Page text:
Amazon could ship items people want even before they’re purchased. A fresh patent filed by the online retailer, dubbed “anticipatory shipping,” details a project that would see Amazon send items it believes would be popular in a particular area to shipping hubs nearby; the company would use its anticipatory system through collected customer data. So, for example, say folks in New York buy a lot of winter gear. That stuff would be shipped to nearby areas even before items are ordered, cutting down on overall shipping times. And, even further, potentially create a system where items are shipping faster than someone can get in their car, drive to the store, purchase that item, and then drive home.
The data used by Amazon would be drawn from previous customer purchases, searches, wish lists, etc., and could even be “speculatively shipped to a physical address” in an effort to “build goodwill.” It’s unlikely Amazon’s most faithful customers will begin receiving shipments for no apparent reason, though the patent does account for such scenarios—all in an attempt to get people the stuff they want faster. Amazon has worked tirelessly to ship items to customers in a timely fashion, and this new anticipatory method could cut times down even further; the patent even describes products that haven’t been ordered being driven around in trucks, with addressee information being filled out in transit.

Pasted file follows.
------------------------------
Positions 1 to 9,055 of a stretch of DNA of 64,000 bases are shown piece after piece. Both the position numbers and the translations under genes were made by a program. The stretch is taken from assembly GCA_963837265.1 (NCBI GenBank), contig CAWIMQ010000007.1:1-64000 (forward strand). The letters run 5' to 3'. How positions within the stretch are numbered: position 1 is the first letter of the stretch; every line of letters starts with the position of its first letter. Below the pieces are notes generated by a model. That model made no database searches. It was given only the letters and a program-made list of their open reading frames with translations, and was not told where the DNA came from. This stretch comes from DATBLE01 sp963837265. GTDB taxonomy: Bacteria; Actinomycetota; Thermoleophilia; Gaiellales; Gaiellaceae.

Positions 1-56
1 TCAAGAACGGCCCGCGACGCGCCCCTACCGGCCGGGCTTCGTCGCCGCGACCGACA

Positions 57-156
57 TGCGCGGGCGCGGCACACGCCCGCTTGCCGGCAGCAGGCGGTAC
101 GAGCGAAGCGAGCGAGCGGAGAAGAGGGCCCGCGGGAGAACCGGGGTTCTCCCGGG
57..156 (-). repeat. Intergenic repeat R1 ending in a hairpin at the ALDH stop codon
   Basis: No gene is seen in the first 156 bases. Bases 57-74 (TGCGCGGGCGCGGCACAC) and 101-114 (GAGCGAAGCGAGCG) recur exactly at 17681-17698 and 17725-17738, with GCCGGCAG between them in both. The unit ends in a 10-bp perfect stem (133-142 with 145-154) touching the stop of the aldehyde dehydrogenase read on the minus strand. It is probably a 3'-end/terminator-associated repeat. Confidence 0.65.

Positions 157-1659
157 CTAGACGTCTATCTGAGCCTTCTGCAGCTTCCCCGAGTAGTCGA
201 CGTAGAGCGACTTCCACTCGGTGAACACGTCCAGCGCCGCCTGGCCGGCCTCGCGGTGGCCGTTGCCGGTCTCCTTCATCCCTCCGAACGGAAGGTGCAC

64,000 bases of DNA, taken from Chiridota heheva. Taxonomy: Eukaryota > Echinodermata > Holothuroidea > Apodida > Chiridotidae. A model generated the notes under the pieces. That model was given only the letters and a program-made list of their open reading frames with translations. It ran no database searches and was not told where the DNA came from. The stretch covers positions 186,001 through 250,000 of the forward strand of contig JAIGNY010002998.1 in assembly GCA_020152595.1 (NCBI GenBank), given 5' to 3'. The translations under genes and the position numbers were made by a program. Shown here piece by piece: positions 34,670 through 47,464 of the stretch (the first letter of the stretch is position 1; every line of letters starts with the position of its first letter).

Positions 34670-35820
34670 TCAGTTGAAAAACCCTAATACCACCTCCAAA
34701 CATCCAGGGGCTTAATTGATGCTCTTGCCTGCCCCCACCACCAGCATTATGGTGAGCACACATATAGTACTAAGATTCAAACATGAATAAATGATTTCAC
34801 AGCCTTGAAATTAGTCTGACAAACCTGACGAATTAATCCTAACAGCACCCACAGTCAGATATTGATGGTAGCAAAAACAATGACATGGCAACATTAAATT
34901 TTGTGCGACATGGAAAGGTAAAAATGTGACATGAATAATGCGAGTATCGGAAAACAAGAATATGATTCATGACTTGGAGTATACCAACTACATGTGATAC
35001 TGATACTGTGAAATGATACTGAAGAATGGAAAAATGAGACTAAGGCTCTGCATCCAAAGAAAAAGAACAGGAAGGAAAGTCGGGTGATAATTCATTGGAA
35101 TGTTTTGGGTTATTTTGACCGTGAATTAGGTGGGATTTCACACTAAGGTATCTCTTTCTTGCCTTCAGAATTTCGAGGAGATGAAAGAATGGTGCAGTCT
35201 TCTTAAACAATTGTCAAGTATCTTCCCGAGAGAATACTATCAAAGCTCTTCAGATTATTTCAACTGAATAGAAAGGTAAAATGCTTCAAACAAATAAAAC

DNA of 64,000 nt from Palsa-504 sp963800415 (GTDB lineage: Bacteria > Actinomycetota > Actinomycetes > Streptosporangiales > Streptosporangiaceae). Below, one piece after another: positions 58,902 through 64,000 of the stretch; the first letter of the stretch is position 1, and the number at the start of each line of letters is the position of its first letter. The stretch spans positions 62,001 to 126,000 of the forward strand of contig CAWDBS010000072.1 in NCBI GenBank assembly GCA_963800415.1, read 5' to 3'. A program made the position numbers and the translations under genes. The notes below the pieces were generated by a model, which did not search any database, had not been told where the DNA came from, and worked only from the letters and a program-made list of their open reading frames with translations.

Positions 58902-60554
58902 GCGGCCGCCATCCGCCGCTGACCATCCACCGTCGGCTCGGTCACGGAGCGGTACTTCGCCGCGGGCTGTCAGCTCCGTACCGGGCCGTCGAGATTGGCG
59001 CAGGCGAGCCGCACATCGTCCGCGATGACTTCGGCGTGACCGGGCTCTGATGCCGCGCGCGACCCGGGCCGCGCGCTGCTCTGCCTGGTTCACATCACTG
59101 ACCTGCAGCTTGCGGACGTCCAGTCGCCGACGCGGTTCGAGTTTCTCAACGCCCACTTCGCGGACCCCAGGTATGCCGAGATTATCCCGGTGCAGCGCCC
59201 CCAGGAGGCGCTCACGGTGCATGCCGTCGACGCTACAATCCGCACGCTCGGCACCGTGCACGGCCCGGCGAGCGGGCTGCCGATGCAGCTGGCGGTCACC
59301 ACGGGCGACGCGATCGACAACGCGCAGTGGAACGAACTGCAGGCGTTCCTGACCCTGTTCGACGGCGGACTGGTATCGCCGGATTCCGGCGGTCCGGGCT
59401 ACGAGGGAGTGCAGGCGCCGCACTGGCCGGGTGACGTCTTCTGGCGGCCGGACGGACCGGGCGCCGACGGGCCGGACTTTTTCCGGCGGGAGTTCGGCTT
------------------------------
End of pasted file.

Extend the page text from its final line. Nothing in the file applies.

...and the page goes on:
The patent was awarded to Amazon back in December, so it could be a little while before the technique is put into practice. But Amazon is well aware how important shipping times are—to the point where it believe delays will turn people off from online merchants—so it’s no surprise to see the company potentially trying something so bold. In the future, not only might Amazon ship items to you with a drone, but it might also ship something to you before you even knew you wanted it. You might not never have to—or want to—leave your house again.